The murmur of the snarkmatrix…

August § The Common Test / 2016-02-16 21:04:46
Robin § Unforgotten / 2016-01-08 21:19:16
MsFitNZ § Towards A Theory of Secondary Literacy / 2015-11-03 21:23:21
Jon Schultz § Bless the toolmakers / 2015-05-04 18:39:56
Jon Schultz § Bless the toolmakers / 2015-05-04 16:32:50
Matt § A leaky rocketship / 2014-11-05 01:49:12
Greg Linch § A leaky rocketship / 2014-11-04 18:05:52
Robin § A leaky rocketship / 2014-11-04 05:11:02
P. Renaud § A leaky rocketship / 2014-11-04 04:13:09
Jay H § Matching cuts / 2014-10-02 02:41:13

The Death of the End, the Birth of the Beginning
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I don’t have any answers just yet, but I like Rex’s well-titled “The Death of Writing, The Rebirth of Words.”

(See Roland Barthes’s “The Death of the Author is the Birth of the Reader” and Jacques Derrida’s “The End of the Book, The Beginning of Writing”)

June 29, 2009 / Uncategorized

10 comments

Over at Rex’s blog, Brian Van commented: “It is not a bad thing for the art of writing. It is, however, a terrible thing for people who cannot function in another profession.”

The ability to put words together in order, even in an elegant way, is not particularly valuable anymore. But if you can couple it w/ intrepid reportage; with deep knowledge; with unique sources; with powerful narrative; with a sense for marketing; or with any of a number of other mixins — I think all of those are still pretty viable.

Especially — this is kinda what Brian Van’s getting at? — if you think of writing as a component of other professions: The academic who can function as a lucid, appealing public intellectual; the actor who can narrativize her life off-camera in an interesting way; the auto mechanic who can write a solid email newsletter to his customers.

There’s a lot to be said for writing as a loss leader – folks who like the way you write will pay to read what you read, will follow your recommendations, will pay you to talk to them and teach them things…

In my forthcoming forum essay for the Chronicle, I imagine a future where academic presses make their authors blog for their web sites as part of their contracts, to pay for the costs of printing – and the profs then use those blogs to sell their own services as digital lecturers through iTunes…

Matt says…

What is valuable is what is scarce. In the past, people who could write clearly and had interesting ideas would get paid to write newspaper columns. I remember following certain columnists in high school, like Cal Thomas — but now I follow certain bloggers instead, and I don’t have to pay for their websites. Opinion writing is no longer scarce.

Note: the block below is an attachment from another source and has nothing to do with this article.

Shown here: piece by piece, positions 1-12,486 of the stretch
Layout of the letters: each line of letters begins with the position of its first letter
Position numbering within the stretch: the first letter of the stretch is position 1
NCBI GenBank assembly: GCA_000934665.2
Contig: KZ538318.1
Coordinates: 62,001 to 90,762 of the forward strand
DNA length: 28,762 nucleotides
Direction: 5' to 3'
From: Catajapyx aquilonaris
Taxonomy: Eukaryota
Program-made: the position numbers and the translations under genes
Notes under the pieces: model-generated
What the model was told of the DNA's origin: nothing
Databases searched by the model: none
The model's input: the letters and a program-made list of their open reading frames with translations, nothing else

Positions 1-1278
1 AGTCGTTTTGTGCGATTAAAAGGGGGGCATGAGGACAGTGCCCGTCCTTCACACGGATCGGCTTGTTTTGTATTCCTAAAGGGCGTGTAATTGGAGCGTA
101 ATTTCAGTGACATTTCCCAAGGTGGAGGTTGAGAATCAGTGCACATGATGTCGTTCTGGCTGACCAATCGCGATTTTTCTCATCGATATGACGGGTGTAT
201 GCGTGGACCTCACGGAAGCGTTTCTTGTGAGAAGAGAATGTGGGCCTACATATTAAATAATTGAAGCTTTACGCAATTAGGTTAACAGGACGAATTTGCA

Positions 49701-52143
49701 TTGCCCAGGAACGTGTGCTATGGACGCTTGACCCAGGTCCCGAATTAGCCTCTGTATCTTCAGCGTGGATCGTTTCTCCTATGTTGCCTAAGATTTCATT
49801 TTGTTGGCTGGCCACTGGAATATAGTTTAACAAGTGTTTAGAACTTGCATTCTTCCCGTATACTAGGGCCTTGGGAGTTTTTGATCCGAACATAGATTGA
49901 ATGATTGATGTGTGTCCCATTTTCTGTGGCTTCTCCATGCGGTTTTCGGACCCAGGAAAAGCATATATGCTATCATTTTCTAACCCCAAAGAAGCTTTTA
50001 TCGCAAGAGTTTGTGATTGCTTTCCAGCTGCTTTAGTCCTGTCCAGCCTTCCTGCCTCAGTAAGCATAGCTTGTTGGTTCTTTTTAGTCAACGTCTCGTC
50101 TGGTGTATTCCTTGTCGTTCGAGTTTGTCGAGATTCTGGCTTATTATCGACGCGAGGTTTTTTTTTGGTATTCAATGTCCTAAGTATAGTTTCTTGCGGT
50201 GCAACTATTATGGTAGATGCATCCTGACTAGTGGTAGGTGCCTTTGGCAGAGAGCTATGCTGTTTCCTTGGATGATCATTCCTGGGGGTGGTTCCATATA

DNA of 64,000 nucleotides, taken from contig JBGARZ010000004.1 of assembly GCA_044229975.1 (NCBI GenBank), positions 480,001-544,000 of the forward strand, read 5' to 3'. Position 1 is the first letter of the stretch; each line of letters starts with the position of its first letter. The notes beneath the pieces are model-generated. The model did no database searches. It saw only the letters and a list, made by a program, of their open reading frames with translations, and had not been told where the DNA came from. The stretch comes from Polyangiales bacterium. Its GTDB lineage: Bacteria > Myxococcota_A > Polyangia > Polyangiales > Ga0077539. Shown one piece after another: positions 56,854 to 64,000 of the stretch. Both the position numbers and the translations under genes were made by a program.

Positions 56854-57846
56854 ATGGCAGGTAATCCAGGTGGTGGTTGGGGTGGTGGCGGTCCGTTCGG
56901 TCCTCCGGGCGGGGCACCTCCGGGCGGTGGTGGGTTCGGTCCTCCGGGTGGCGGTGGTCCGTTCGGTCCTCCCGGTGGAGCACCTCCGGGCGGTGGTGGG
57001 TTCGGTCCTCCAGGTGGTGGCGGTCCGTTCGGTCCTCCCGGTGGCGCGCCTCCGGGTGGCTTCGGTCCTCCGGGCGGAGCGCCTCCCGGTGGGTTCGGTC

Similarly, I’ve paid in the past for subscriptions to science or computer game magazines, like PC Gamer or Scientific American. Now I visit NewScientist.com or PlayThisThing.com. These forms of expertise are no longer scarce.

But I still buy roleplaying game books. There’s a lot of game material available online, but none of it is the same quality as the professional books, especially the artwork — and it’s harder to read a PDF in bed, or bring it to the game table. And I’ve paid for classes, ranging from university instruction to yoga to a running club. These things are scarce; they still involve writing and knowledge work, but there’s another component, something that’s difficult to distribute as a commodity.

Finally, I’ve never been paid for writing a comment on Snarkmarket, but I get paid regularly for writing a nonprofit’s newsletter and for writing its website.

Still thinking about this, but I think Rex is on to something important here – call it the future of knowledge work or what you like.

“it’s harder to read a PDF in bed, or bring it to the game table” – omg, I am imagining the nerdiest ad for the Kindle DX EVER.

“Take that PDF to bed!”

I think the other thing is that while it’s not at all impossible to get paid for your writing, it’s increasingly harder to get paid a salary to write — to be a “kept writer,” whether it’s for a magazine, a newspaper, a publisher, a university.

We’re going to see more and more weird amalgams – folks who pay their bills through a combination of adjunct teaching, ad revenue from their blog, freelancing, trickling money from their self-published books, scattered paid contributions and appearances.

In fact, if we can get this universal single-payer health care off the ground, that kind of writing life doesn’t sound so bad.